EmptySouth Coast Repertory, Julianne Argyros Stage, Costa Mesa, Calif.
Through May 13
The world premiere of David Wiener's powerful play about the deeply personal whirl of machinations at a Hollywood studio, presented as part of South Coast Repertory's 10th annual Pacific Playwrights Festival, should be required viewing for industry types and other voyeurs curious to see the exposed guts of their business.
It's the familiar story of a desperate attempt by an Oscar winner, Jerry Wolf (Robert Desiderio), to keep a faltering project on track. His wife, Evelyn (Shannon Cochran), is a gracefully aging former star bravely confronting her future. His new assistant, Aaron (John Sloan), is armed with talent, almost unbearable youth and a heartless mandate from the top brass.
Although the story is familiar, Wiener's unabashed love for words, and for the writers in the story, is not. He uses them with such efficiency that the play runs its two hours with only an occasional flat spot. Now and then, Wiener uses the poetry of Mamet-like repetition (as in James Mason's prepping of his client in "The Verdict"), but he never falls into the convenience of becoming stylized. Instead, he remains focused on deconstructing the three characters in order to find their humanity before their lives diverge.
Although "System Wonderland" is a sad tragedy, there are definite aspects of comedy. The characters themselves, because of the intensity of their various issues, cannot afford to have much of a sense of humor, but they occasionally say funny things, cynical S.J. Perelman non sequiturs and amusing references to Hollywood milestones and stars, including "the night Dennis invented cocaine," recalling a party from when the Wolfs were young, but clearly recalling the movie "Gigi."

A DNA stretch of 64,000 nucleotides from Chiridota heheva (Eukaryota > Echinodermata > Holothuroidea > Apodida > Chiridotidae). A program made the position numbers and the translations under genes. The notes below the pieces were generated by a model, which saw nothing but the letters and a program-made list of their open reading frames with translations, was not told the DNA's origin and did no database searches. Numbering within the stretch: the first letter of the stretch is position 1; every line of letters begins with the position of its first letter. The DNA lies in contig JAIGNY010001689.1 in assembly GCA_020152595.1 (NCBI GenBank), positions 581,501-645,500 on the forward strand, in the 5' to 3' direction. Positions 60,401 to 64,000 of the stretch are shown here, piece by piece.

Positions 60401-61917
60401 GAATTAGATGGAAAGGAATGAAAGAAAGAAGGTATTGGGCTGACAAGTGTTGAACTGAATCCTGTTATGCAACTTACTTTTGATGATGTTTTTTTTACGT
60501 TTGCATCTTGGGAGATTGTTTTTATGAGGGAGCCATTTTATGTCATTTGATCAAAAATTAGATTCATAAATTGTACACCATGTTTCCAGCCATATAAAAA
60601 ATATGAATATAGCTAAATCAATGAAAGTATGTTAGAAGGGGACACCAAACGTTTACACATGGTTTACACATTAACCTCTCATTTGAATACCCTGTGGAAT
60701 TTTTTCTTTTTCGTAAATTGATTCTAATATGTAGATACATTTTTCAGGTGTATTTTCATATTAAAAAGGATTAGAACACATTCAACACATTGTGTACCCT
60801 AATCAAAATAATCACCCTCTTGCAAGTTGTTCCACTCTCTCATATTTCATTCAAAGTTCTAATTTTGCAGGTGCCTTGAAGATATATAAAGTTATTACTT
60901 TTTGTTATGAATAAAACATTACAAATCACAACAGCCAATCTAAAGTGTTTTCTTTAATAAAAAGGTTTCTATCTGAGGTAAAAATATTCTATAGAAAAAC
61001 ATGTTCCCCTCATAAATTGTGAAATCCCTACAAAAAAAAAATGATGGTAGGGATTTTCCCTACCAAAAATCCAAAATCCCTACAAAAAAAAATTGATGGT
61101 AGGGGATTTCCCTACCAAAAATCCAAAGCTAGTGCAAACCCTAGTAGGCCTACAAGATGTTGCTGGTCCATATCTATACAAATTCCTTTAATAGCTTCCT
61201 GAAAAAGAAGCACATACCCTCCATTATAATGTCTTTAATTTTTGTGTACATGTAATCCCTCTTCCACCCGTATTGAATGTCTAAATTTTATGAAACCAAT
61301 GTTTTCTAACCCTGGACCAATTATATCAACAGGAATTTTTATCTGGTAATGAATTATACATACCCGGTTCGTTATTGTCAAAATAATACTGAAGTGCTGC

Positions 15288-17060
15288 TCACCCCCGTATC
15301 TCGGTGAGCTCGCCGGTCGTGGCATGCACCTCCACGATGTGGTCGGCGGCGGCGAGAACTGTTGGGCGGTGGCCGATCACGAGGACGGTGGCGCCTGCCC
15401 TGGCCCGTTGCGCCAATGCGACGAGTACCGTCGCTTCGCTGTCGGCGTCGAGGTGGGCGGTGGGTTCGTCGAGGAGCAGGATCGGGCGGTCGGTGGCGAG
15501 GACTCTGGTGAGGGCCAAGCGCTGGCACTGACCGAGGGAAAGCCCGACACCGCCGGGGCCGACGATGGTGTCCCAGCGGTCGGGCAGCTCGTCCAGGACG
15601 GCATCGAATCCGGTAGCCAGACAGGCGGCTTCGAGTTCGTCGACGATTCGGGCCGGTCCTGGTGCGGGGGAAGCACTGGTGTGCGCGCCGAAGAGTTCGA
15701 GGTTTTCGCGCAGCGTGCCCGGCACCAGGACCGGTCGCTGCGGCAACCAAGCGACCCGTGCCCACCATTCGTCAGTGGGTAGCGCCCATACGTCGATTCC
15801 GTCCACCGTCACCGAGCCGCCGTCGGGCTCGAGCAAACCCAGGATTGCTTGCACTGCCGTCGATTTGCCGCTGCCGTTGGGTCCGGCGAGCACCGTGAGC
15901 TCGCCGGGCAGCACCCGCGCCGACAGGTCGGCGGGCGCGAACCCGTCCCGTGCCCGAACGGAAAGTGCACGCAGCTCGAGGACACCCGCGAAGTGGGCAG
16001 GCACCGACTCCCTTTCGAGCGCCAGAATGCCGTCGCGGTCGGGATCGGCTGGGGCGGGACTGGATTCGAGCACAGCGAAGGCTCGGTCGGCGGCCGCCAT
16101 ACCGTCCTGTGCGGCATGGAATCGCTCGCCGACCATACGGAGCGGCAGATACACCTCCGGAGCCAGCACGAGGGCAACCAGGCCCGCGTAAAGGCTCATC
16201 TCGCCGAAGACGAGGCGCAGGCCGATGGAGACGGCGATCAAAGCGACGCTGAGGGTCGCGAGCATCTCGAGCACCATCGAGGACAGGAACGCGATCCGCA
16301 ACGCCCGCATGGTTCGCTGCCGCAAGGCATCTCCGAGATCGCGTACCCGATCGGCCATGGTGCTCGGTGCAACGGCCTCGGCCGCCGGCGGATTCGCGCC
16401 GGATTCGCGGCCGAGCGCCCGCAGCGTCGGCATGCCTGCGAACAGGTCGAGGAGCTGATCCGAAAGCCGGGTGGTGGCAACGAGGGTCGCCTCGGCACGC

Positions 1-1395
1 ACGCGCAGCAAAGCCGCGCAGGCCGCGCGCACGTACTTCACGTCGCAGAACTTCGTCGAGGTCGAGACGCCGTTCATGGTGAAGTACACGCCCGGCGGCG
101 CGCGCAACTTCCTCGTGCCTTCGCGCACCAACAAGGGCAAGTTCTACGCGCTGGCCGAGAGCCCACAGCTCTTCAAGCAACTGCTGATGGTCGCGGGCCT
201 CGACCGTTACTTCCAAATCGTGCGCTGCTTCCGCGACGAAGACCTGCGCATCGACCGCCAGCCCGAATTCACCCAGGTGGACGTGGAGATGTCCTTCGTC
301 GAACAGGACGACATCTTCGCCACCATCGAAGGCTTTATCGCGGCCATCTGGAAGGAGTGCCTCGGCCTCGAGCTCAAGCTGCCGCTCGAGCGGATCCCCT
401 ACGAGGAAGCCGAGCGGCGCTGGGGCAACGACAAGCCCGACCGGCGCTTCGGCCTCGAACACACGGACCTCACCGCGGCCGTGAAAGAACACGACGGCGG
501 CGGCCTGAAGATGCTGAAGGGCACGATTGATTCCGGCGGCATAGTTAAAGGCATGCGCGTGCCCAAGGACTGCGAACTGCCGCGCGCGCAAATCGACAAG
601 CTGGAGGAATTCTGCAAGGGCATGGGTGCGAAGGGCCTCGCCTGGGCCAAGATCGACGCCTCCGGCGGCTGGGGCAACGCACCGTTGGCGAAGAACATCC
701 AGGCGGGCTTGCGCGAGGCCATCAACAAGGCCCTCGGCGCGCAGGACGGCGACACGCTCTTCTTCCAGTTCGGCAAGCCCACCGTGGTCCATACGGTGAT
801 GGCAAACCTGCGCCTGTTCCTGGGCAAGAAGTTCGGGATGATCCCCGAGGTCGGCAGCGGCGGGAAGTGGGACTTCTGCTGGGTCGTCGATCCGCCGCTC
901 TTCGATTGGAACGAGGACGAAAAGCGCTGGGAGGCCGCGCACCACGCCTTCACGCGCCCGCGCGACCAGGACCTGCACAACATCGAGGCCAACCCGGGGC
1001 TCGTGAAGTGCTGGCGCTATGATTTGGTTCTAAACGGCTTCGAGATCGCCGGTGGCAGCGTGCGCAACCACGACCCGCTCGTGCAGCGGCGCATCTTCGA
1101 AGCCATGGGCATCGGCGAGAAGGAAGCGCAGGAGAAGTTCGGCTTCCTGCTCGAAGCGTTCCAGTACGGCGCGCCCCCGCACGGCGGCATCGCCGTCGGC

The acting is flat-out superb, each of the trio capturing the magic and fire of the connections they make when their self-interest, love and knowledge intersect with their desire. Cochran, who is adorable or sexy as she needs to be, reflects the reality of a career that is over and that no amount of determination can overcome by finding refuge in being lost and dispossessed.
Desiderio rages powerfully and impotently against the system's careless brutality, flashing charm and eloquently articulating his passion for art when it is least expected. At the end, he shields his wife with the warmth of resignation and love that is too quickly lost in the closing curtain.
Given the most stereotypical of the roles, Sloan adds significant dimensionality to Aaron's transformation from knowing innocent to callous player by investing his performance with the ambiguity of maturity as well as the vulnerability of love.
At times, the action onstage is so seamlessly smooth and utterly natural that it is hard to believe that a live theatrical performance is taking place. It is, ironically, more like the movies it pillories in its faultless execution and in its ability to draw the audience to each character's development as if there were a camera moving about the stage, zooming in for close-ups and creating miracles of perspective and depth.
The onstage action takes place on the play's single set, the living room of the Wolfs' beach house, with the coastline seen through a picture window. It's a beautiful, expansive set, combining the comforts of Ethan Allen furniture with the relics (a portable typewriter and an old film projector) of a time when the Wolfs were young and their creativity flowed freely, like wine.
Presented by South Coast Repertory
Playwright: David Wiener
Director: David Emmes
Set/costume designer: Myung Hee Cho
Lighting designer: Lap-Chi Chu
Sound designer: Tom Cavnar
Fight director: Martin Noyes
Dramaturg: John Glore
Production manager: David Leavenworth
Stage manager: Erin Nelson
Jerry: Robert Desiderio
Evelyn: Shannon Cochran
Aaron: John Sloan